A very different Independence experience: ‘Our Nation, Our Choice’
THE PEOPLE of St Vincent and the Grenadines will this year have a very different experience for our anniversary of national independence next week.
In the 42 years of modern nationhood, we have had no shortage of challenges which have impacted on our independence celebrations.
From Day 1 in 1979, it was always an uphill struggle, for we regained our national independence in the aftermath of a volcanic eruption, which, as the one of 2021, had profound implications for economic and social life on this tiny multi-island state. In the two years following, 1980 and 1981, independence met us still reeling from the destructive effects of hurricanes and tropical storms. Our faith saw us through as our national anthem vows.
In 1983 there was the unprecedented tragedy of Grenada where counter- revolution destroyed the hopes of the entire Caribbean people of an alternative path to development, and put us into the club of Latin American nations which had the misfortune of experiencing military invasion and political domination from the north. We managed to survive collectively but the Caribbean has never been the same since then.
In the 21st century the administrations led by current Prime Minister Gonsalves have had to face formidable challenges , natural disasters including the 2021 eruption of La Soufriere, and global financial collapses which have severely restricted prospects for economic growth and social development. Yet it is true to say that none of these have had the direct impact on the lives of our people as the global pandemic which is COVID -19.
Clearly, as National Independence Day approaches, there is neither atmosphere nor appetite for celebration. Significantly the Prime Minister has cancelled important international engagements which have possibilities for development prospects in order to remain at the helm of the ship while we try to chart our way through unchartered waters and tumultuous waves. That should send us a message about the gravity of our plight.
It is a message reinforced by the appeals of NEMO and Health officials for us to maintain our guard over the holiday and respect the health guidelines and protocols. The independence holiday must not become a catalyst for the further spread of the dreaded virus. That is emphasized by the cancellation of the Independence Day parade this year, though I wonder that with older folks and children in mind, whether it would not have been possible to re-broadcast the television coverage of last year’s parade, splicing in the Prime Minister’s 2021 address instead of the 2020 version.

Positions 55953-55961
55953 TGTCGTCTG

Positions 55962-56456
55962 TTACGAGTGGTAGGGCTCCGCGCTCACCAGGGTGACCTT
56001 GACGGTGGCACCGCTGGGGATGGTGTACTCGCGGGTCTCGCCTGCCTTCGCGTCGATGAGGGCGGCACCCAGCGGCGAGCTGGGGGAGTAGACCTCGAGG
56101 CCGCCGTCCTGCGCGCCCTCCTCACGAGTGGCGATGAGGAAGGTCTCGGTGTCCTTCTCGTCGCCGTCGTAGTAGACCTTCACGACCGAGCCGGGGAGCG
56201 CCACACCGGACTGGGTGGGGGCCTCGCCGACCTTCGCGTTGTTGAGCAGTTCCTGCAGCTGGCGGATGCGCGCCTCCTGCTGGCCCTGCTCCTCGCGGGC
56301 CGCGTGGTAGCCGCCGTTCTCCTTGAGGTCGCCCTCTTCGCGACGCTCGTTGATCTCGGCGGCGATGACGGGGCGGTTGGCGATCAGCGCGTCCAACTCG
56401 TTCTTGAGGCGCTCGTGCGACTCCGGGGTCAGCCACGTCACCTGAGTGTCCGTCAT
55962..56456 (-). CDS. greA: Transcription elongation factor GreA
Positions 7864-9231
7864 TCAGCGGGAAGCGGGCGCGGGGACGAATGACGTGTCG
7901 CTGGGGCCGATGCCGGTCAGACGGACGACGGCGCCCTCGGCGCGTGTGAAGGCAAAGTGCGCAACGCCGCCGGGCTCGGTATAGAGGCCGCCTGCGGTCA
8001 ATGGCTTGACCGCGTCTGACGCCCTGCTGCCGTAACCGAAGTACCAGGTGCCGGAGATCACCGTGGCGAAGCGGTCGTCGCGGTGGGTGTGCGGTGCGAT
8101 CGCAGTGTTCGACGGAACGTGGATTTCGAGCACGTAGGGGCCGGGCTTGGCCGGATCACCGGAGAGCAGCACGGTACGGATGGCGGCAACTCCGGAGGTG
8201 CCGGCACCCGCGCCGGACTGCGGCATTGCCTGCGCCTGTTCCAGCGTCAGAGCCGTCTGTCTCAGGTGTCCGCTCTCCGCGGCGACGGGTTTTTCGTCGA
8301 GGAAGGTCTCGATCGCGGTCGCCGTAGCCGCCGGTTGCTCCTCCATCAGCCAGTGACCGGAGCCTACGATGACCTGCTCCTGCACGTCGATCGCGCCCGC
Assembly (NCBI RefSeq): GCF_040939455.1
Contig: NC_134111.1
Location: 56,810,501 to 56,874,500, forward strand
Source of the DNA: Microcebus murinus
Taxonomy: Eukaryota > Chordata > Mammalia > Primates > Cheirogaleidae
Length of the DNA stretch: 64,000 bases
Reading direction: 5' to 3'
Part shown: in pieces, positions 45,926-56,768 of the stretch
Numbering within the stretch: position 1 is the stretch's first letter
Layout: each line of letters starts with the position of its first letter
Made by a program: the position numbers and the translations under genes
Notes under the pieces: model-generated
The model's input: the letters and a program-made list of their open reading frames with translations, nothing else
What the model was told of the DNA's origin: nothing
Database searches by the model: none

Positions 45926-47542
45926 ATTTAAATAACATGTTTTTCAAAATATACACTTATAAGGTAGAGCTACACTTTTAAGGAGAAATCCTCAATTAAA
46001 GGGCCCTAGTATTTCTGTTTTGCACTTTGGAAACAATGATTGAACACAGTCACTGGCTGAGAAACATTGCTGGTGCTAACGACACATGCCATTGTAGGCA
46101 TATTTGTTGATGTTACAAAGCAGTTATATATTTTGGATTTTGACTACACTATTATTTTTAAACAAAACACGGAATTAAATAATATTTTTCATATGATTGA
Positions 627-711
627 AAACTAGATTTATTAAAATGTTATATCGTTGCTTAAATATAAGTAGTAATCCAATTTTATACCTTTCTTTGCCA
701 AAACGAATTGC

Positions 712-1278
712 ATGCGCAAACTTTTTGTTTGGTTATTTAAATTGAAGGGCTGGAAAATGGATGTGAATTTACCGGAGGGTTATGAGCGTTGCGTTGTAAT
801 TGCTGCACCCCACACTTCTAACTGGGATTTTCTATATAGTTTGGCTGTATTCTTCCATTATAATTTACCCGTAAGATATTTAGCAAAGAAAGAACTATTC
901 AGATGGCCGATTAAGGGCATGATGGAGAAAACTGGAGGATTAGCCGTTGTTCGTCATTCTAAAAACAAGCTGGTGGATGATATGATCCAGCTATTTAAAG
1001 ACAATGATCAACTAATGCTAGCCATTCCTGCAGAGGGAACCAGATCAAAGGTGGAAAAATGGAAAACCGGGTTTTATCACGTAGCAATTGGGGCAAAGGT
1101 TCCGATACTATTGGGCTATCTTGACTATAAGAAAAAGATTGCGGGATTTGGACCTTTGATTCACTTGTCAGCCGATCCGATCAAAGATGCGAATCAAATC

While the primary focus will be of the effects of the pandemic on the health of the nation, particularly the ever-rising death toll, it is of paramount importance that Dr Gonsalves uses his national address to focus on a much-overlooked but equally deadly threat – that which can undermine our economic recovery.
At the same time, the opportunity must be grasped to salute and pay tribute to those on the front line in the fight against COVID and those workers and volunteers who kept the nation afloat in the face of the ‘double whammy’- the natural disasters plus the pandemic. The heroic workers in health and sacrifice of the Chief Medical Officer and staff, Nemo’s CEO and its entire apparatus, the Water Authority, BRAGSA, VINLEC , the Police Service, Medical workers, those in the Public Service who went the extra mile, we must all, through the P.M, express our profound gratitude. And, Dr. Gonsalves, take a bow on behalf of the sterling contribution of you and your government in spite of the limitations and your own shortcomings.
We spend a lot of time, in social media and on the airwaves in discussion on a number of issues, many of them trivial and irrelevant. Yet it may prove easier to arrest the spread of the virus that to refloat the economy and provide for our nation’s needs in 2022 and beyond. The vaccine hesitancy has certainly not helped.
Budget 2022 and our attitude to life and production, the choice of our priorities and the willingness to make the necessary sacrifices to put the national interests, particularly those of our youth and children above all else will be our major challenge. We must change the discourse from the selfish, “My body, my choice” to “Our Nation, Our Future, Our Choice”
● Renwick Rose is a community activist and social comm entator.